September 30 2014 Latest news:
Sunday, June 29, 2014
The aftermath of ‘Horsegate’ has raised many questions about the ethics of the way the food we eat is promoted, writes Blythburgh pig producer Jimmy Butler.
We all know that to include horsemeat in a dish that is advertised as beef is illegal but, to date, I haven’t heard of many prosecutions. The scandal was due to continuous low-price hounding, mostly by the supermarkets, to produce and supply produce much cheaper to them. Most of this was ingredients in processed food and meat products, where it is easier to disguise illegal substitutes into the type and quality of the meat being used.
We are now experiencing a price war by the large multiple retailers, all trying to persuade us to buy from their stores. At first glance this may seem advantageous to the customer, as long as the reduced products are sourced from legal and audited processors and are not forcing corner-cutting, as in the Horsegate affair.
A real positive from the Horsegate affair is that shoppers now questions the authenticity of the products they are buying and, in the case of meat, are now shopping at the higher end of the retailers and butchers, both of whom can give complete traceability of the product. They can provide the country and farm of origin and do not hide behind a Product of the EU label.
Butchers can name the farm and the farmer and the better supermarkets have a dedicated line of producers purely for themselves. This British-sourced meat can be trusted by the consumer as being British and reliably sourced from high welfare units, due to the Red Tractor and Freedom food labels. Long may these accreditations support British farming, whether it is pork, beef, lamb, poultry, potatoes, cucumbers, apples and much more.
Having said that beware of the ‘play on words’. In my industry, which is free-range pig keeping, we encounter businesses offering outdoor bred and outdoor-reared pork as free range pork. Sometimes this is an honest mistake, sometimes it isn’t. Any butcher or chef claiming to sell free range pork should be able to tell you the name of the farm and farmer, so never be afraid to ask where the pork is from.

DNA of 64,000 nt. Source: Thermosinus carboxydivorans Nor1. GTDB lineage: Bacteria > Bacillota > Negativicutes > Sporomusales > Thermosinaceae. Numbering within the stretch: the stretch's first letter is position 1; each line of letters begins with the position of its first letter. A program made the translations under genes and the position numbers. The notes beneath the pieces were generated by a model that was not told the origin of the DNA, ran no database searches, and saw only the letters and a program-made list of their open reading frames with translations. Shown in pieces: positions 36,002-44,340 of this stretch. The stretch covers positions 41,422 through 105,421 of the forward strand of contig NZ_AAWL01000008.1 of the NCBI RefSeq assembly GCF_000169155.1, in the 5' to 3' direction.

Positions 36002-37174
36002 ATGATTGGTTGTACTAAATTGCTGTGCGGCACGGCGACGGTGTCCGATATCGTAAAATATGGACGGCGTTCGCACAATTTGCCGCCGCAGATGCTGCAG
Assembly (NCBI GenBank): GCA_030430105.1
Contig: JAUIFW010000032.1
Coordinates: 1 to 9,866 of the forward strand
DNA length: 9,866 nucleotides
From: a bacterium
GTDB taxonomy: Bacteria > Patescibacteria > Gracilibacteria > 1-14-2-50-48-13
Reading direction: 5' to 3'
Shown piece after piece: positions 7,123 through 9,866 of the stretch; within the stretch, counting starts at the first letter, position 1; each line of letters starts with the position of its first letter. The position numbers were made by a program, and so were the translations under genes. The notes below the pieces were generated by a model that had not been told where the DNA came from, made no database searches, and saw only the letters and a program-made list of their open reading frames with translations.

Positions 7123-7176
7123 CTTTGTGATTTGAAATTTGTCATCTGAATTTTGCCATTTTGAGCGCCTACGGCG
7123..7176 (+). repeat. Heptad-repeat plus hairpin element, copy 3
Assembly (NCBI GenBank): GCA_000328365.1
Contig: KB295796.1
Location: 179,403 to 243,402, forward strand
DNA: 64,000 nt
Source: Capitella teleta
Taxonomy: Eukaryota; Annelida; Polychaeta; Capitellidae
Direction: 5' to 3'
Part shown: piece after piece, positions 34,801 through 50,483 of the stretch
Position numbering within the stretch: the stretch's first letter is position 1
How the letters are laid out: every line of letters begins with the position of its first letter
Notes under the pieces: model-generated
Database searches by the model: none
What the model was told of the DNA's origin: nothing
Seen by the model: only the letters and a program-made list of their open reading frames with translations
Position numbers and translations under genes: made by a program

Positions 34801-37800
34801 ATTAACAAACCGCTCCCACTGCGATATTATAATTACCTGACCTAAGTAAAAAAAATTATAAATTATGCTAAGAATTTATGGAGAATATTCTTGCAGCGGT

Earlier this month my wife, Pauline, and I were privileged to be asked to judge the ‘Best Retail Food and Drink Supplier’ using local produce in Norfolk. It was a fascinating, uplifting experience. The people we visited ranged from a fourth generation fish merchant, to a wonderfully laid out delicatessen, to a family run butcher’s shop, to a community run village shop which had been trading for 20 years and included a post office, to an enthusiastic young baker/entrepreneur who, if energy and enthusiasm counts, will rule the world in 20 years.
We wished we could have put them all first, as the hard work, enthusiasm for local produce as well as being really lovely people, made their businesses unique and a pleasure to visit and shop in. The personal service they all provided, employment and their interest in high quality local produce proves that there are still businesses out there that can compete against the major superstores and make local shopping a real pleasure. Use or lose these people: they need our support.
By the time I write this column next year I expect England will have won the football world cup, the rugby world cup, Scotland will still be part of the UK, the EU will be a trading partner only, and not trying to take over Westminster, and all my pigs will be flying!
n NFU and National Pig Association member Jimmy Butler runs Blythburgh Pigs near Southwold, Suffolk.